Quantum Origin generates quantum random encryption keys

Cambridge Quantum (CQ), a subsidiary of Quantinuum, a world leader in integrated quantum computing, recently announced the launch of Quantum Origin, the world’s first commercially available cryptographic key generation platform based on verifiable quantum randomness. It is built using a noisy intermediate-scale quantum computer (Noisy, Intermediate-Scale Quantum, NISQ) to protect encrypted data from both current and future threats.

The strength of modern encryption standards such as RSA and AES is based on the inability to “crack” a sufficiently long string of random numbers. However, the sequences generated by today’s random number generators are not as unpredictable as we would like, which makes them vulnerable to a growing number of cyberattacks. In addition to this, the potential threat of the imminent appearance of quantum computers in criminals prompts them to steal encrypted data for future use – in the so-called hack now, decrypt later attacks.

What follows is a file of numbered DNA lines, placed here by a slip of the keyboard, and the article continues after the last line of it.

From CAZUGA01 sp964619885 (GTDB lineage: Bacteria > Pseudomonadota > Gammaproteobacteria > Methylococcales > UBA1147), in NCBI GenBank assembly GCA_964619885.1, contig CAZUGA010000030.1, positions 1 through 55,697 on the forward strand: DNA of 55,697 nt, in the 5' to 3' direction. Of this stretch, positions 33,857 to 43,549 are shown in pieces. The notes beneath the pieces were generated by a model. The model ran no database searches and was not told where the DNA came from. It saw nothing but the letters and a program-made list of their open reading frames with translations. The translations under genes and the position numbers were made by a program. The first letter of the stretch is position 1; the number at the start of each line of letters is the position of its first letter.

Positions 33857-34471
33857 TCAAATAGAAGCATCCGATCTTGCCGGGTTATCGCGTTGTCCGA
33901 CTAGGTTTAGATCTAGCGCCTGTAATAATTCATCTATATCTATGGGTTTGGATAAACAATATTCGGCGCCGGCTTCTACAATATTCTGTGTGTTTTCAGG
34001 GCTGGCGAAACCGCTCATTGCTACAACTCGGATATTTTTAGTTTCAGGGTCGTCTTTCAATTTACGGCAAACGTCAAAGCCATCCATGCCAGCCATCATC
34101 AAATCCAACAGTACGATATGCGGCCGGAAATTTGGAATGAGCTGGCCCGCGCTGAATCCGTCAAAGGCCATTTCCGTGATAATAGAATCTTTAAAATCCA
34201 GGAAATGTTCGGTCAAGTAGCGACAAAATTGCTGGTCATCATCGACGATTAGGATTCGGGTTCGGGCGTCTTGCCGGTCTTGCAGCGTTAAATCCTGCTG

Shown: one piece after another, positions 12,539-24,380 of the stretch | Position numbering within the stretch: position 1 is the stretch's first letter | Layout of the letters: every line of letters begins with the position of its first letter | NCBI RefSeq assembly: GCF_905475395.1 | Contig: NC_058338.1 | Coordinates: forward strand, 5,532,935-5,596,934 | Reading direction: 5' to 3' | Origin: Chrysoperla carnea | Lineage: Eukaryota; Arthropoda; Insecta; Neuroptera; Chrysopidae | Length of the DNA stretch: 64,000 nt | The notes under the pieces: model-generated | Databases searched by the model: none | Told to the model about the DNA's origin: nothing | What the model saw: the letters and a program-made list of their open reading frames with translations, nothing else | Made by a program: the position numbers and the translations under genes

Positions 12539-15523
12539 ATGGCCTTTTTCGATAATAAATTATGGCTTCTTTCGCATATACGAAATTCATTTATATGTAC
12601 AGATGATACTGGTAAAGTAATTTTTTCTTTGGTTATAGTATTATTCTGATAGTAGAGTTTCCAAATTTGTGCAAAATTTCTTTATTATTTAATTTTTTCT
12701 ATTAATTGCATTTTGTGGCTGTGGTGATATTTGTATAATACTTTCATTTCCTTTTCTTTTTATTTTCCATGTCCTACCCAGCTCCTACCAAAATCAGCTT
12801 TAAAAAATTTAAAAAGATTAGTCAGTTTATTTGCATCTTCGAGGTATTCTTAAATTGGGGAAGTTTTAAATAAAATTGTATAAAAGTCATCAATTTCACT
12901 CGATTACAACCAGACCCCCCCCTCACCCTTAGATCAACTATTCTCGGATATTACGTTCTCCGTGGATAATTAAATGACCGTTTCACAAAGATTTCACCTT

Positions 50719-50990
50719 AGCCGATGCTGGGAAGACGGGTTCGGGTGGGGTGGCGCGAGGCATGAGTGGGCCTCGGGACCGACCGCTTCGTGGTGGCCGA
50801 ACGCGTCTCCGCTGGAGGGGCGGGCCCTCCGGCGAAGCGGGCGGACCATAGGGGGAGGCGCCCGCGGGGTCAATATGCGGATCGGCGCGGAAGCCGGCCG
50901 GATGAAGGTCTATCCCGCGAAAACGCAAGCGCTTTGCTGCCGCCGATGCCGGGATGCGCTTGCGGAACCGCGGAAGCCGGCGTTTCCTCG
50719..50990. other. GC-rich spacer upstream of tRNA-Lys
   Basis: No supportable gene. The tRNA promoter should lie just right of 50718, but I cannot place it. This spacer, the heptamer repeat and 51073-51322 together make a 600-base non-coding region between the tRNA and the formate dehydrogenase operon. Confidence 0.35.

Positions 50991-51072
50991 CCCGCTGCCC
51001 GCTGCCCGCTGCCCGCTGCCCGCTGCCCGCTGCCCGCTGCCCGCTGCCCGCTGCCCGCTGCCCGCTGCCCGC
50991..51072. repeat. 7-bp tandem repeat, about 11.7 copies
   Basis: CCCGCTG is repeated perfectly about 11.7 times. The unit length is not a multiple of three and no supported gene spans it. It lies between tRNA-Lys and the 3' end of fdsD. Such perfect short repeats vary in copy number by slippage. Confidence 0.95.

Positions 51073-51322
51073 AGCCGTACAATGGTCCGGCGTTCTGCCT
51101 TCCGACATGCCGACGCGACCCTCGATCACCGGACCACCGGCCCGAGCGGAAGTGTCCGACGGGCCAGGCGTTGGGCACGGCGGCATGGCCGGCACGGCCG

The Quantum Origin cloud platform leverages the unpredictable nature of quantum mechanics to generate cryptographic keys whose quantum randomness is verified by Honeywell’s Quantinuum H-Series quantum computers.

Quantum Origin supports traditional algorithms such as RSA or AES, as well as post-quantum cryptography algorithms that are standardized by the National Institute of Standards and Technology (NIST).

An organization that requires quantum extended keys can now make a call to Quantum Origin via the API. The platform will generate the keys, then encrypt them with the transport key for secure forwarding back to the organization.

Quantum Origin Keys are suitable for any scenario where strong cyber defense is required. Cambridge Quantum will initially offer Quantum Origin to financial services companies and cybersecurity vendors and then plans to expand the service to other high-priority sectors such as telecommunications, energy, manufacturing, defense, and government.

This technology has already been used by early Cambridge Quantum partners such as Axiom Space to test post-quantum encrypted data exchange between the ISS and Earth; and Fujitsu, which has integrated Quantum Origin into its software-defined wide area network (SDWAN), which uses quantum-enhanced keys alongside traditional algorithms.